Facebook is blaming Tuesday night's embarrassing defacement of CEO Mark Zuckerberg's Facebook fan page on an API "bug" that allowed unauthorized persons to post not only on his page but those of an undisclosed number of other users.
Facebook claims the problem has been rectified.
And in an apparent coincidence, Facebook yesterday also announced a pair of security enhancements: expanded use of Hypertext Transfer Protocol Secure (HTTPS) and the introduction of "social authentication," which is a captcha-like system that instead of relying on hard-to-read nonsense words utilizes the familiar photographs of a Facebook user's friends. (The latter is not getting rave reviews from Network World readers.)
According to a CNET report:
A Facebook spokesman provided this e-mail statement today: "A bug enabled status postings by unauthorized people on a handful of public pages. The bug has been fixed."
Whoever is responsible only had the ability to post on the page and did not have access to private data on the Facebook account, Joe Sullivan, chief security officer at Facebook, said in a follow-up interview with CNET. "It was a very limited bug in that it only applied to the ability to post," he said.
Specifically, the bug was in an API (application programming interface) that allows publishing functionality on the site, said Ryan McGeehan, security manager for incident response at Facebook.
Graham Cluley, senior technology consultant at security vendor Sophos, sees the Facebook explanation as potentially more troubling than if the unauthorized access had been enabled by simple carelessness.
So, it wasn't a story of a 26-year-old logging in at Starbucks and not realizing that someone could be intercepting the communications. And it wasn't a tale of a junior member of staff choosing a password like "123456789" for their Facebook account, and being given the keys to administer a page with 2.8 millions fans.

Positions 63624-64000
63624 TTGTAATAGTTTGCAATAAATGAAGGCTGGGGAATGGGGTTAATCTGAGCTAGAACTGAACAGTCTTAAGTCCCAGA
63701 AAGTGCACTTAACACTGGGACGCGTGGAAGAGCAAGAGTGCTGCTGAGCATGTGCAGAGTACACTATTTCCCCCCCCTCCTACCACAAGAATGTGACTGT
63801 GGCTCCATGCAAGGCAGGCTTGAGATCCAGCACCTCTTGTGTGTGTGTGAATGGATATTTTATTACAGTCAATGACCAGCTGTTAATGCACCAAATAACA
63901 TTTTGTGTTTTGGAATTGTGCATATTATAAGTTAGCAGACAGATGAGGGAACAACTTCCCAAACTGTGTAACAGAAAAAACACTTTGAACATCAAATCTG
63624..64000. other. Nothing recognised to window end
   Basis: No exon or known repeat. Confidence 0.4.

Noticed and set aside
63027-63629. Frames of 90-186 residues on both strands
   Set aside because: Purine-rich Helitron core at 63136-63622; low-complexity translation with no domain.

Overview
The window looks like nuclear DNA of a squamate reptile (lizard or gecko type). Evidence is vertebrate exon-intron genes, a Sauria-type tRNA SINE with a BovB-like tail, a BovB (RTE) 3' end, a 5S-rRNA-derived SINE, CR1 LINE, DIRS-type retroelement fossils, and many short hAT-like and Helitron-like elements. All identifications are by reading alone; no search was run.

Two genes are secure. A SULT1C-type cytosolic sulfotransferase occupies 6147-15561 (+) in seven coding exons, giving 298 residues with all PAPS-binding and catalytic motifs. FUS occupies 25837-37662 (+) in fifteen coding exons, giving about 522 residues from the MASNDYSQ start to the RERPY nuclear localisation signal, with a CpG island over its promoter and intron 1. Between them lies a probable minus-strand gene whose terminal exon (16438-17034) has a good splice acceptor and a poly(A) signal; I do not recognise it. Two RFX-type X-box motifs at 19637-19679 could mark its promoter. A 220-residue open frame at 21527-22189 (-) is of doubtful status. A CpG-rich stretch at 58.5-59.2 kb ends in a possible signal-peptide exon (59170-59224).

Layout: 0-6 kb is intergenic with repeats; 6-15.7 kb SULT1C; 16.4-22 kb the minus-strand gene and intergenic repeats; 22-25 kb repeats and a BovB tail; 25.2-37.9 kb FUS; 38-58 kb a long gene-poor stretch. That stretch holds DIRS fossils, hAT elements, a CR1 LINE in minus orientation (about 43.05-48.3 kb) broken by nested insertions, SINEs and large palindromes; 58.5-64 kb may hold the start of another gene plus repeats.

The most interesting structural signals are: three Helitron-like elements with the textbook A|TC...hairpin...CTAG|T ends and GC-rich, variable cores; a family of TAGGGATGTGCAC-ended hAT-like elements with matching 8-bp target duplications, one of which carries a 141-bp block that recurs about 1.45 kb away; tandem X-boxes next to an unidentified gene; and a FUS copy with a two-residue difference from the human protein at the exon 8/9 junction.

Those kinds of mistakes aren't uncommon, of course, and are security issues which you should be mindful of if you are responsible for the protection of computers and online activity inside your own organization.
Instead, it turns out that the true story of the Zuckerberg fan page hack is much worse. Because a vulnerability in the way that Facebook was coded allowed unauthorized parties to post updates to pages, which could have potentially been used for the purposes of phishing, spam and even malicious attack.
On the brighter side, Zuckerberg's Facebook page is functioning once again; it had been disabled yesterday after being defaced. (Although, oddly enough, the most recent update to his wall is dated Dec. 15, when he acknowledged being named TIME's "Person of the Year.")
(Update: Speaking of TIME, one of its bloggers points out a clear risk for Facebook from such headline-grabbing screw-ups: "It's high time Facebook introduced increased security options to protect users, especially if it wants to retain its body of high-profile accounts. It's no secret that the celebrity body has almost officially adopted Twitter as its social network of choice, and with hacks on Selena Gomez, Italy's Silvio Berlusconi and even Zuckerberg himself, obviously, profile hacking is an issue.")
(Update 2: Stan Schroeder at Mashable has more about the enhanced HTTPS support: "HTTPS provides a combination of the HTTP and SSL protocols, enabling encrypted communication between your computer and a web server. Without it you're exposed to sniffing attacks on the network; for example, if you're using a public Wi-Fi to access Facebook via plain HTTP, someone using the Firesheep add-on for Firefox can easily retrieve your data. HTTPS makes it a lot harder to do that. The feature is available as an option on the Account Settings page. If you don't see it yet, don't worry; Facebook will be gradually rolling it out over the next couple of weeks.")
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